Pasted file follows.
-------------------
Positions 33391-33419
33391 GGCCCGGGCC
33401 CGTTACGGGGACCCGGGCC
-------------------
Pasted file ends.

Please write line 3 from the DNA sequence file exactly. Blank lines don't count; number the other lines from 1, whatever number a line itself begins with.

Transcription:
33401 CGTTACGGGGACCCGGGCC